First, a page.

(Metro Creative Graphics)

Smith County officials are proposing setting the tax rate at 34.5 cents per $100 of property valuation.

The Smith County Commissioners Court voted 4-1 on Tuesday to formally propose the rate ahead of public hearings on the matter.

While the proposed rate, which is up from 33.7311 cents per $100 of property valuation, has been discussed for weeks, this is the beginning of a formal process that will include public hearings before the Commissioners Court can officially adopt the property tax rate.

The proposed tax rate would amount to a $345 bill on a $100,000 house, up from about $337 the previous year, or about $518 on a $150,000 house, up from about $506 the previous year.

Those estimates do not include any exemptions that Smith County taxpayers may be eligible to claim, or for any increase property owners may have seen in their appraisal values over the past year.

The corresponding budget is due to the county clerk on Wednesday. There will be public hearings on the tax rate at the 9:30 a.m. Commissioners Court meetings Aug. 6 and 13 in the Smith County Courthouse Annex, 200 E. Ferguson St.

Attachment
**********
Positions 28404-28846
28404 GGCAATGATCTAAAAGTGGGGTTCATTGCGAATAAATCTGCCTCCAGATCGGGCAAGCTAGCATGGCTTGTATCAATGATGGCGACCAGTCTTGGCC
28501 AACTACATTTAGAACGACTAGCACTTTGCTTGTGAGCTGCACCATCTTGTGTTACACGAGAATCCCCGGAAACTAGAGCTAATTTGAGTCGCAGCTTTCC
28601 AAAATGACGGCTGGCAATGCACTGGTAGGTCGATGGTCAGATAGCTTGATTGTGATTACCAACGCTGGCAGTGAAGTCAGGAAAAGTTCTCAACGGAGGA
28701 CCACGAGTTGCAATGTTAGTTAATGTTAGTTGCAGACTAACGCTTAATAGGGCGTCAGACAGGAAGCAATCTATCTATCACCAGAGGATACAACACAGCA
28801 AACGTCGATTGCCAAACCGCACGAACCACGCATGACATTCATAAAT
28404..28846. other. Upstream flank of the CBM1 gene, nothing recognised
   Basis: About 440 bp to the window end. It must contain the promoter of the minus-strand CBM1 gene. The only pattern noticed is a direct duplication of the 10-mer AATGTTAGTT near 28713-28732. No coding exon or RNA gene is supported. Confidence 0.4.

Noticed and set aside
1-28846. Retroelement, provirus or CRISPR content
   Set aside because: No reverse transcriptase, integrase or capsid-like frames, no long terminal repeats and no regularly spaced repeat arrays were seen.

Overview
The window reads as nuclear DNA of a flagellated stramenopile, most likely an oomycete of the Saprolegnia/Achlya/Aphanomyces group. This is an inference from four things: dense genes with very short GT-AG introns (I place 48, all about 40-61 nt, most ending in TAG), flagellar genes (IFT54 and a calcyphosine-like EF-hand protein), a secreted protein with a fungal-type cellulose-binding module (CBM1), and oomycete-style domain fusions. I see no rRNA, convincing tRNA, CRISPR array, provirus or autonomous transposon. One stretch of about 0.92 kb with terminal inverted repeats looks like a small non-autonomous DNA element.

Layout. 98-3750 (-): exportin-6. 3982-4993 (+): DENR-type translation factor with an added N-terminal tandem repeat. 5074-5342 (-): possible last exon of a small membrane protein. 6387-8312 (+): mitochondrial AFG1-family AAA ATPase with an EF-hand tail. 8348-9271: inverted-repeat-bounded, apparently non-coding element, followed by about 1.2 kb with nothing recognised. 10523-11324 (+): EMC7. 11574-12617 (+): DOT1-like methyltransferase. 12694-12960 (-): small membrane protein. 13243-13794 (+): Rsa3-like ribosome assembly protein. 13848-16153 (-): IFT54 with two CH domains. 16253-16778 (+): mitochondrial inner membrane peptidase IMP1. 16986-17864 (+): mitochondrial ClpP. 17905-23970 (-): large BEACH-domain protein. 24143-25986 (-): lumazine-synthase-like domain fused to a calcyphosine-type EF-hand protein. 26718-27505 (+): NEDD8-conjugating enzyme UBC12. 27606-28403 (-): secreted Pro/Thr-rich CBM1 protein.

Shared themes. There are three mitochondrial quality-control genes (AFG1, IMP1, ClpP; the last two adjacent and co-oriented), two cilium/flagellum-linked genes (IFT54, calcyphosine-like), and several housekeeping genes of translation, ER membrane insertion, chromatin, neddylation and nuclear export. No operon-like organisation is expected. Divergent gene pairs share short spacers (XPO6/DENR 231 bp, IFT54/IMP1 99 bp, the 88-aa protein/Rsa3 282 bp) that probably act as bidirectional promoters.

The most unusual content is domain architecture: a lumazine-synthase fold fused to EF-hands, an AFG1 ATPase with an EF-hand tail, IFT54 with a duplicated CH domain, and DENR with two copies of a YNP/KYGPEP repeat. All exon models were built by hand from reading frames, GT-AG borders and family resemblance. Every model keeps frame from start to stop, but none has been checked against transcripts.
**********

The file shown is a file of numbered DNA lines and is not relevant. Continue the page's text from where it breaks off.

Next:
Many of the items in the budget are expected to be the similar to a draft working budget that County Judge Nathaniel Moran presented on June 18. However, he said some numbers have increased, such as one related to state-funded road projects.

The sole dissenting vote on Tuesday was Commissioner Terry Phillips. He has said the county can balance its budget without raising the tax rate.



Government Reporter

Erin came to Tyler from Vermont, where she worked for and previously the Rutland Herald. She received her B.A. in Economics and Spanish from the State University of New York at Stony Brook, where she also attended journalism school.

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